To me, this type of article serves only one purpose – to discourage authors. The message is, “you won’t make money so don’t bother.” And perhaps that would be good for a group who might want to knock out some of the competition. In fact, lately it seems I’ve seen several authors forward this type of information, which seems counter intuitive to me. If they agree with this then why are they bothering to write books and trying to sell/market them?
Perhaps I am naive or too optimistic but I believe that in large part you create your own destiny and outcome. Even if the above survey results were/are true it doesn’t mean that you can’t succeed, nor does it mean you should stop trying to succeed. And I think as writers/authors we should be encouraging one another not trying to discourage each other. Hey, I know that writing is a tough gig but so what? Does that mean I should just pack up my laptop and go sell shoes? I don’t think so.
What do you think? Does this type of article affect you? Does it discourage you or make you want to work harder? As authors, do you think we should focus more on encouraging each other? Feel free to tell us your views in the comments.
Newsflash — all self-published books suck. Don’t believe me? Then spend five minutes Googling the concept and you will get hundreds of articles from ‘experts’ who will prove to you that it’s the truth.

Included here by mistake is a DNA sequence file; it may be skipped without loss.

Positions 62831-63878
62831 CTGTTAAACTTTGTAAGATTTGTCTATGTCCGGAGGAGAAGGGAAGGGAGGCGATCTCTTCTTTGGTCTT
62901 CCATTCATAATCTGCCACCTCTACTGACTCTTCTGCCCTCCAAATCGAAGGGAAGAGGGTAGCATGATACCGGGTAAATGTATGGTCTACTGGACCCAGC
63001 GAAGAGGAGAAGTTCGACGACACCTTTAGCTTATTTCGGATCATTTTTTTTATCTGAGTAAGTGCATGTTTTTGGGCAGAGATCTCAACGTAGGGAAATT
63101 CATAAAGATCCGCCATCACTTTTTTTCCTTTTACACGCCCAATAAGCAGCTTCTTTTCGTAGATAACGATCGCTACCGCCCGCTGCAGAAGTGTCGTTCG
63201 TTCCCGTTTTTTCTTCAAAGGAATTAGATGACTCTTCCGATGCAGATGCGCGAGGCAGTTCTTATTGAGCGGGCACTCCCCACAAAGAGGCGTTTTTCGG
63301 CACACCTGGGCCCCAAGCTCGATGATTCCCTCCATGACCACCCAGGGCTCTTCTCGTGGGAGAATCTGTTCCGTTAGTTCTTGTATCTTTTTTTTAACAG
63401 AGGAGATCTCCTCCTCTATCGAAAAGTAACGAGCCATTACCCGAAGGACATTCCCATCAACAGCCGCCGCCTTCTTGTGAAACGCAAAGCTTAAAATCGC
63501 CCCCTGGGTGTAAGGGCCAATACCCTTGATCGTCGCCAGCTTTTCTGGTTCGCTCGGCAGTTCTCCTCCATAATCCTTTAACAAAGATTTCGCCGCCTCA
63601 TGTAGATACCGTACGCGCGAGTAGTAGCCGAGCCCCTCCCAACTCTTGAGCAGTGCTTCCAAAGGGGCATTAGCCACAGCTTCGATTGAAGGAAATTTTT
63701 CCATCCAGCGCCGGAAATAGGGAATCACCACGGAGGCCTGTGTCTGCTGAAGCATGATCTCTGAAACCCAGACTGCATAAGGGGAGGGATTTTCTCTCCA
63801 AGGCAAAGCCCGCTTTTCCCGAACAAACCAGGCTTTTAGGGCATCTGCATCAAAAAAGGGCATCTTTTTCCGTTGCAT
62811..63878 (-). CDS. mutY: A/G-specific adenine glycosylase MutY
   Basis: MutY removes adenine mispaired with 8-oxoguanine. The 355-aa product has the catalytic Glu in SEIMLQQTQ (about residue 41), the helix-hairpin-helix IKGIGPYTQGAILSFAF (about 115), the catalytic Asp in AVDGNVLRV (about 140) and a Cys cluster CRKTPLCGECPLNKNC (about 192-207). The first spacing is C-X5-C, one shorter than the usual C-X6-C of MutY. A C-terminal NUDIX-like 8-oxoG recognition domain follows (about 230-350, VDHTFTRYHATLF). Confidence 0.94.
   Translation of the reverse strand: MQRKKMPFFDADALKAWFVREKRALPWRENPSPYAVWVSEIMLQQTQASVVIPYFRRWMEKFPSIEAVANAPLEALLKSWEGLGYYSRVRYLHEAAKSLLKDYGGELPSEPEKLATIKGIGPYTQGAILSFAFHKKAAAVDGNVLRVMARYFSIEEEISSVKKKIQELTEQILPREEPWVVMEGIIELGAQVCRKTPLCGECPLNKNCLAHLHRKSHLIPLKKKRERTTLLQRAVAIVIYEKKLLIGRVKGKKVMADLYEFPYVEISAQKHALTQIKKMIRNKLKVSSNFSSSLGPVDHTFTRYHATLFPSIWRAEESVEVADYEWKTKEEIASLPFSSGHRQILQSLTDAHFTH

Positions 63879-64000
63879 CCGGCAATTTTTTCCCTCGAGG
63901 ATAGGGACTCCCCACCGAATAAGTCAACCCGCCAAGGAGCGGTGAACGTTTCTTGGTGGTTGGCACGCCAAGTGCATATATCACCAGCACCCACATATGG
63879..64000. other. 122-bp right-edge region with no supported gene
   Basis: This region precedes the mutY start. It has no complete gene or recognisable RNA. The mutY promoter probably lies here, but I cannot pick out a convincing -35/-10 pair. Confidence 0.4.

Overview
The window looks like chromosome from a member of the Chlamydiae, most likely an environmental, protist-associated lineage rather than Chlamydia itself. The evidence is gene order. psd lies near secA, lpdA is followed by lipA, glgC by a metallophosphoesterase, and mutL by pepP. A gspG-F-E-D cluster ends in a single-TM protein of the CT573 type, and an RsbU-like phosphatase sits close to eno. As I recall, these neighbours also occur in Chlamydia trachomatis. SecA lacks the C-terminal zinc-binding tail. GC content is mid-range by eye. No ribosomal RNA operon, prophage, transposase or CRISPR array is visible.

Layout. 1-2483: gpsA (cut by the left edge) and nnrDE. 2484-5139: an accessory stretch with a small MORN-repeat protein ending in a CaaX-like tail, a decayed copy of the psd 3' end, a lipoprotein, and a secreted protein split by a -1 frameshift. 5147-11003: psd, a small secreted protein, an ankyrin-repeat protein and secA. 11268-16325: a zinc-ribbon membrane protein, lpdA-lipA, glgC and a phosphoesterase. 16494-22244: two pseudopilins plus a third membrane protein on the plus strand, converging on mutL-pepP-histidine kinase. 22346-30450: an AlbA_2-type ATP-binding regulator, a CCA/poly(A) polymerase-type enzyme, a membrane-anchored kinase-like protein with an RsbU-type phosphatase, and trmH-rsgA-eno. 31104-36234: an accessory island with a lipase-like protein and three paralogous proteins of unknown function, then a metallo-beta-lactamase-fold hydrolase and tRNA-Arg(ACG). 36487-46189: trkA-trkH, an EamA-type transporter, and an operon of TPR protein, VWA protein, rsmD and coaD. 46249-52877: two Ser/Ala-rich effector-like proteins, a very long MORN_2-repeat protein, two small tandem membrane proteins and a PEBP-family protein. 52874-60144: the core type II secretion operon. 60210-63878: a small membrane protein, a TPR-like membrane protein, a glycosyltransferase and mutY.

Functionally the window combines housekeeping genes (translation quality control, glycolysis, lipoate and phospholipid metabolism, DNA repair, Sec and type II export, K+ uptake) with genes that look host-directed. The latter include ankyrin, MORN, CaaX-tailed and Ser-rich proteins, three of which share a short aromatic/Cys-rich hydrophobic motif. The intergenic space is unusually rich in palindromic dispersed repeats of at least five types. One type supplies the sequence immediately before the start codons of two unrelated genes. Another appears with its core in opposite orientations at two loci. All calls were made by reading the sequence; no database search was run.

Okay, so I guess we should all just give up, run away with our tails tucked between our legs, and go start a McDonald’s franchise then?
I don’t know about you but I despise generalities. I hate broad, sweeping statements that dismiss an entire topic out of hand. So, in this here, uppity blog post I will attempt to address what seem to be the biggest complaints.
Complaints about self-pubbed books
While there seem to be as many complaints about self-pubbed books as Carter’s has little pills, let’s hit the highlights:
Not good quality. This I take to mean not as good as traditionally published books and people say this with a straight face too. As though the fact that a book was published by a traditional publisher makes the book good. I don’t know about you but I’ve read plenty of traditionally published books that were terrible. Where and how a book gets published does not guarantee good quality.